In Gods arms no more pain and you gently rest in peace.
Posted by Evan Caipang on April 17, 2021
A brilliant man who inspires industry, That is what my father-in-law is. Dad Ador is a man on his seventies and never stops innovating. He maintained his garden plot and others as well at the Community garden with unconventional ways. He was well sought by his colleagues because he taught them do composting.
He believes knowledge is power and always trying to learn some more things by reading. I would sometimes drop him off to the City Library and often would tell me what are good books to read.
Dad always inspires me how to be innovative and reminds me that an engineer always have alternative plans when one fails. 
We will surely miss you, Dad! Love you always!
Posted by Regina Miller on April 16, 2021
Dad was my rock. He was not expressive with words, but he showed it by his actions. He instilled the value of education, of being deliberate about one’s tasks, and doing them very well. He saw value in training both the mind and body. I remember him leaving at four a.m. to run, coming home by six a.m. and then doing calisthenics and lifting weights on a daily basis. He wanted me to run with him, too, but I could never wake up that early. At home, he loved listening to band music, like Glen Miller’s, to Nana Mouskourri, other singers in the 50's, 60's, 70's, and to the symphony. He was also endlessly reading books. Even to the days close to the end, he was still talking about how much there is to learn. He said with pride, “Mabuti na lang, madaling magising and utak ko” (The good thing is, my mind is quite easy to rouse). He was making a reference to dealing with chemo brain.

When I was young, I remember seeing his blue prints spread out on one of our long tables. He never wanted to wear glasses, even when he needed them. Instead, he got by with a magnifying glass. He sat poring over those blue prints until the wee hours of the night and maybe morning. He worked long hours, whether inside the house or in the construction sites. I remember those big 30° x 60° and 45° triangles. He taught me how to use them to make straight lines on the Cartolina paper for my reports at school. He taught me precision, which I remember resenting because I just wanted to get things done quickly. His advice was, “’Wag padalus-dalos. Kailangan may sistema.” And he embodied this. You don’t see him rush through things, whether it was working on his job, baking his favorite fruit cake, or teaching me how to solve a math problem.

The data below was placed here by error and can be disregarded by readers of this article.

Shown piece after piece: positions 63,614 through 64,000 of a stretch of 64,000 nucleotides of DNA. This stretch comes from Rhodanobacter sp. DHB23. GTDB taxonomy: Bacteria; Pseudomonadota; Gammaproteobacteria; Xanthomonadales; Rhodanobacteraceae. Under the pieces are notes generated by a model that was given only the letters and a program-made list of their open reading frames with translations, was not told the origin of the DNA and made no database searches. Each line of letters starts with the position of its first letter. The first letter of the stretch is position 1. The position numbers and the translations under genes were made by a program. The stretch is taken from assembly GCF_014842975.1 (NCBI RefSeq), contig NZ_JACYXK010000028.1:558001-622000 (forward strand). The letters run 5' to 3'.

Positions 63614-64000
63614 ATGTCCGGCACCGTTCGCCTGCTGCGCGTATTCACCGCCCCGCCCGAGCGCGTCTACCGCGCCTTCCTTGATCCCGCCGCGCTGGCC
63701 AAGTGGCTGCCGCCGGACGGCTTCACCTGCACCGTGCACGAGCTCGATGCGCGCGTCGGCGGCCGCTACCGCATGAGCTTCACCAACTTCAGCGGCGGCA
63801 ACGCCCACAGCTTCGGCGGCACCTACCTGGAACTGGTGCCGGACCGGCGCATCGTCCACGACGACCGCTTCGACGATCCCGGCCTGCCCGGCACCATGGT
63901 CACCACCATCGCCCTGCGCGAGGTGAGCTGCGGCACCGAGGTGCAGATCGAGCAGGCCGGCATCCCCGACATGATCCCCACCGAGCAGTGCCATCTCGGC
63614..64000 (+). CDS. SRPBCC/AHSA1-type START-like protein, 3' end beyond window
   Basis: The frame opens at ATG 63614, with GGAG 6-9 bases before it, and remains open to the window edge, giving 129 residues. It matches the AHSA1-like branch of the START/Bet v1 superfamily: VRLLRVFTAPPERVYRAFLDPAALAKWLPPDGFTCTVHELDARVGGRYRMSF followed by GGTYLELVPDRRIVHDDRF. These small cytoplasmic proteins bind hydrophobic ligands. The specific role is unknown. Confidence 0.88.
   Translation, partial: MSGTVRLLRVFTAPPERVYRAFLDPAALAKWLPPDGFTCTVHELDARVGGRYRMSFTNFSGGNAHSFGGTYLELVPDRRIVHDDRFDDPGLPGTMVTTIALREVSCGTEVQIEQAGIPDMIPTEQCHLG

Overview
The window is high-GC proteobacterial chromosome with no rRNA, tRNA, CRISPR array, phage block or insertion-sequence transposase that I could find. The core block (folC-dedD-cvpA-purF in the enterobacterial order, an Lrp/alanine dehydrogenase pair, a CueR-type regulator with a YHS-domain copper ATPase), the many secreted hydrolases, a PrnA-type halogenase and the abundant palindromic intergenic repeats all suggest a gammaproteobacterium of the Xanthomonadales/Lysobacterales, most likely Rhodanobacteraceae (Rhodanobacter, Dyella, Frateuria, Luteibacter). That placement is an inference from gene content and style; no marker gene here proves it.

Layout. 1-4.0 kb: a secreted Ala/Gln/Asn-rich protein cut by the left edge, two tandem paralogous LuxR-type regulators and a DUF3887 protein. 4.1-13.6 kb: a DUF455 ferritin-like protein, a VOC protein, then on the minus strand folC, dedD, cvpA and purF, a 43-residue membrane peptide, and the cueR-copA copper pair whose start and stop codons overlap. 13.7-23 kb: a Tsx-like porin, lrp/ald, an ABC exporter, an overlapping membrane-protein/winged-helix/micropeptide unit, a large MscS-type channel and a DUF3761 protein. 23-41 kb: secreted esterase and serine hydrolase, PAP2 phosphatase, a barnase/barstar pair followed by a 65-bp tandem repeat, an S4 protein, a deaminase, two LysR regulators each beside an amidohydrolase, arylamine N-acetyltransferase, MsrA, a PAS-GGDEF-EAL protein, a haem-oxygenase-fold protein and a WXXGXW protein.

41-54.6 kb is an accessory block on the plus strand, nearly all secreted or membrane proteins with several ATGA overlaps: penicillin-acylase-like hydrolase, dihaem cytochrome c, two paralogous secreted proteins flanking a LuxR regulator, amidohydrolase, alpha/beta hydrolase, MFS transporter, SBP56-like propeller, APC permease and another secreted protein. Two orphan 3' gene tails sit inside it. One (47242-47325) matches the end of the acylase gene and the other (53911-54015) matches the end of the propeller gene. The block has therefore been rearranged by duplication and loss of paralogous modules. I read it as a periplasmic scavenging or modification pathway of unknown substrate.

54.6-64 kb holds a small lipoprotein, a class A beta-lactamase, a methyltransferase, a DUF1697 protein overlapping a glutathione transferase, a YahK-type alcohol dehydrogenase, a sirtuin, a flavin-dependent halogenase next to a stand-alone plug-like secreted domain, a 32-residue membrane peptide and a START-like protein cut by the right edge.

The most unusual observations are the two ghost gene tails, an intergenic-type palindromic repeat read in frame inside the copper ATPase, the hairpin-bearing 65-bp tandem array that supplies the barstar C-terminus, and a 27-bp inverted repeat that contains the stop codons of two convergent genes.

I grew up with daddy being overseas since I was two years old until my late elementary years. My first memory of him was when he had to come back home for an emergency situation. My older brother Noel was rushed to the hospital due to an arteriovenous malformation in the brain. Suddenly, there was a stranger in our house offering me a big shiny apple. Soon after, I found out he was my dad. The next events were a blur of hospital stays, sadness from learning that my brother’s surgery was unsuccessful, my brother’s funeral, and my family moving on from that time. Dad, making up for lost time, tried to prioritize my education. He was concerned I was growing up like a batang kalye (a child of the streets). I remember when he taught me how to write legibly. He had one of the best handwriting in the world. Aside from handwriting lessons, he chose the books I were to read, quizzed me on them, had me memorize poems, memorize multiplication tables, solve math problems and work on my math textbooks like I was in an intensive Kumon center. When dad was home from the Middle East, I had to quickly read my books of choice and then study his assigned chapters before he came home from the office. When I became an adult, I told him how I dreaded those years, though I am grateful at the same time. His answer was that he was actually more laid back compared to his father. At least, I didn’t get smacked for every wrong answer!